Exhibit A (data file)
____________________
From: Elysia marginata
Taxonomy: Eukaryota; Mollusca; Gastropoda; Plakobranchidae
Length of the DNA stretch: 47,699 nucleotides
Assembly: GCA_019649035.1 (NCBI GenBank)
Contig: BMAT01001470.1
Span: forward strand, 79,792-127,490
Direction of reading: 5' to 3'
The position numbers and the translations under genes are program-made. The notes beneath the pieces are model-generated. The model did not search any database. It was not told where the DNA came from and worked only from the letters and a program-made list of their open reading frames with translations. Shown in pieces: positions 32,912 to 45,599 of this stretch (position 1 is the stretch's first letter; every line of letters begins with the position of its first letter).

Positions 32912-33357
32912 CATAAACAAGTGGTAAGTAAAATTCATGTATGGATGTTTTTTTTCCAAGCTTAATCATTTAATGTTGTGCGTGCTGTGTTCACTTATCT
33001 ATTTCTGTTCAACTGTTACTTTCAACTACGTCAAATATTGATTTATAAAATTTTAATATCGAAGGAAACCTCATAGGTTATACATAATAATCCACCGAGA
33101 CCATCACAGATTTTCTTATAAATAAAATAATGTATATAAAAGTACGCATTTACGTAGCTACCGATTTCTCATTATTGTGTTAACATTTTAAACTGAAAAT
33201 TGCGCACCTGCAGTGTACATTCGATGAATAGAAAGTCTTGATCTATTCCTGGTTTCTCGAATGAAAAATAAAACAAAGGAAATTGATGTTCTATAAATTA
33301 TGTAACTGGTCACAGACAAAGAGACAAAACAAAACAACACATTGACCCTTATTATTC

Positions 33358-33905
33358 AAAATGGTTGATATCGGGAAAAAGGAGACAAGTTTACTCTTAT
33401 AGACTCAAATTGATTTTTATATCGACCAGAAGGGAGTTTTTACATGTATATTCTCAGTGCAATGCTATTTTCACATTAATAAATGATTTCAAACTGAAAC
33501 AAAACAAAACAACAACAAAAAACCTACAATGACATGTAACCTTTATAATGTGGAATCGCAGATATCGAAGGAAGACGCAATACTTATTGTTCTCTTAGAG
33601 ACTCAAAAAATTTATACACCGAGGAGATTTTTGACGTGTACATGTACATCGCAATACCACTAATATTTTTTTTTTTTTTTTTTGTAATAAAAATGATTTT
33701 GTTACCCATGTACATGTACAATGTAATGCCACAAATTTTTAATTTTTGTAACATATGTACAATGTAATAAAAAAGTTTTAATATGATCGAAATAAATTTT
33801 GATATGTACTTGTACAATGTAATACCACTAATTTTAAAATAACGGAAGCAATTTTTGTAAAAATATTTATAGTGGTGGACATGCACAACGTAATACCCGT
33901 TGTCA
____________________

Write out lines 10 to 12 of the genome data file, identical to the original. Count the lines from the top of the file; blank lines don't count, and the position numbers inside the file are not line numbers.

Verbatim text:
32912 CATAAACAAGTGGTAAGTAAAATTCATGTATGGATGTTTTTTTTCCAAGCTTAATCATTTAATGTTGTGCGTGCTGTGTTCACTTATCT
33001 ATTTCTGTTCAACTGTTACTTTCAACTACGTCAAATATTGATTTATAAAATTTTAATATCGAAGGAAACCTCATAGGTTATACATAATAATCCACCGAGA
33101 CCATCACAGATTTTCTTATAAATAAAATAATGTATATAAAAGTACGCATTTACGTAGCTACCGATTTCTCATTATTGTGTTAACATTTTAAACTGAAAAT